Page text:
Though I sit in darkness, the Lord will be my light. 9 Because I have sinned against him,
I will bear the Lord’s wrath, until he pleads my case and upholds my cause.
He will bring me out into the light; I will see his righteousness.

The Old and New Testaments describe Abraham as the father of all who believe, the pioneer of faith. In this sense his life is the Old Testament counterpart of the Christian’s pilgrimage through this world to heaven. So it’s good to compare Abraham’s life with our own walk with God, in Christ, today.

We’ve already seen that Abraham’s obedience to God’s call resembles the Christian’s first step in total commitment to Jesus. And later how crises give us a chance to decide to keep following Him. And to recommit. We’ll see that any true walk with God involves a continuous exercise of choice. It also involves a cost.

Jesus told His disciples to “sit down and count the cost” of becoming His disciples in Luke 14:26-33.

Lot and Abraham had started out together on this call. But Lot became one of those people who wanted the best the world had to offer…and God too. Jesus said you can’t do both. Luke 16:13 “No one can serve two masters. Either you will hate the one and love the other, or you will be devoted to the one and despise the other. You cannot serve both God and money.”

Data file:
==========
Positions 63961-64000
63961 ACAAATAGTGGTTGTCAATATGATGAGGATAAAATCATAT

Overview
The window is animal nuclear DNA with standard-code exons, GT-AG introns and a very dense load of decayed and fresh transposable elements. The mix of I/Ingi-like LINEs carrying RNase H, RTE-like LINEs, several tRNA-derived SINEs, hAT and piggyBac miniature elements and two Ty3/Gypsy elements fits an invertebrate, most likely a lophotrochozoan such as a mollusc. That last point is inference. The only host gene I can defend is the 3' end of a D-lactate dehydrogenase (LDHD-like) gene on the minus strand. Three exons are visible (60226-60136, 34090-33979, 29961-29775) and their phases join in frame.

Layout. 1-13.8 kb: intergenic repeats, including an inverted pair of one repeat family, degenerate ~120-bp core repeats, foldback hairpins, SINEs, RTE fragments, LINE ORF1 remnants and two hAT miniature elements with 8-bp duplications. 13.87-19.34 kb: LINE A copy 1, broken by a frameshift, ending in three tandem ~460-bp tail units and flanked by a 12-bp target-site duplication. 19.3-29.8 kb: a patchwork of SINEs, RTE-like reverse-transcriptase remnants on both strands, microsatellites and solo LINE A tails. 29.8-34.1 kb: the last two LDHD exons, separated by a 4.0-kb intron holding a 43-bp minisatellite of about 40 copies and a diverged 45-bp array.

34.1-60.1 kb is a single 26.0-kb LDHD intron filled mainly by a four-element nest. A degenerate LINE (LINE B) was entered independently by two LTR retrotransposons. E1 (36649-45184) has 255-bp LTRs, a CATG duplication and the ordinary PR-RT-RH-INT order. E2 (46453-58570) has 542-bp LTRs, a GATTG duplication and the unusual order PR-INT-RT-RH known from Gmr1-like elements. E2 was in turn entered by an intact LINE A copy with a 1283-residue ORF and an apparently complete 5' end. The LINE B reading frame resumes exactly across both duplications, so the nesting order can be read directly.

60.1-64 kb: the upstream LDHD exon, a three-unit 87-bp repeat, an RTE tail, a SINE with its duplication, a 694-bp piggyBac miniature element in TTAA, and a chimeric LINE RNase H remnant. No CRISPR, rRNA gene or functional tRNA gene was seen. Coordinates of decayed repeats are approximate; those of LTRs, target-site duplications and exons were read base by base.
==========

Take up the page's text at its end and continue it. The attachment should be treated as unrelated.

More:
The pleasures of this life choked the word of God that may have taken root in him. This caused his life to be unfruitful.

Genesis 13:5-7 Now Lot, who was moving about with Abram, also had flocks and herds and tents. 6 But the land could not support them while they stayed together, for their possessions were so great that they were not able to stay together. 7 And quarreling arose between Abram’s herders and Lot’s. The Canaanites and Perizzites were also living in the land at that time.

It was getting crowded! And people were arguing. At this juncture the different aspects of character in Abraham and in Lot began to be revealed.

Genesis 13:8-9 So Abram said to Lot, “Let’s not have any quarreling between you and me, or between your herders and mine, for we are close relatives. 9 Is not the whole land before you? Let’s part company. If you go to the left, I’ll go to the right; if you go to the right, I’ll go to the left.”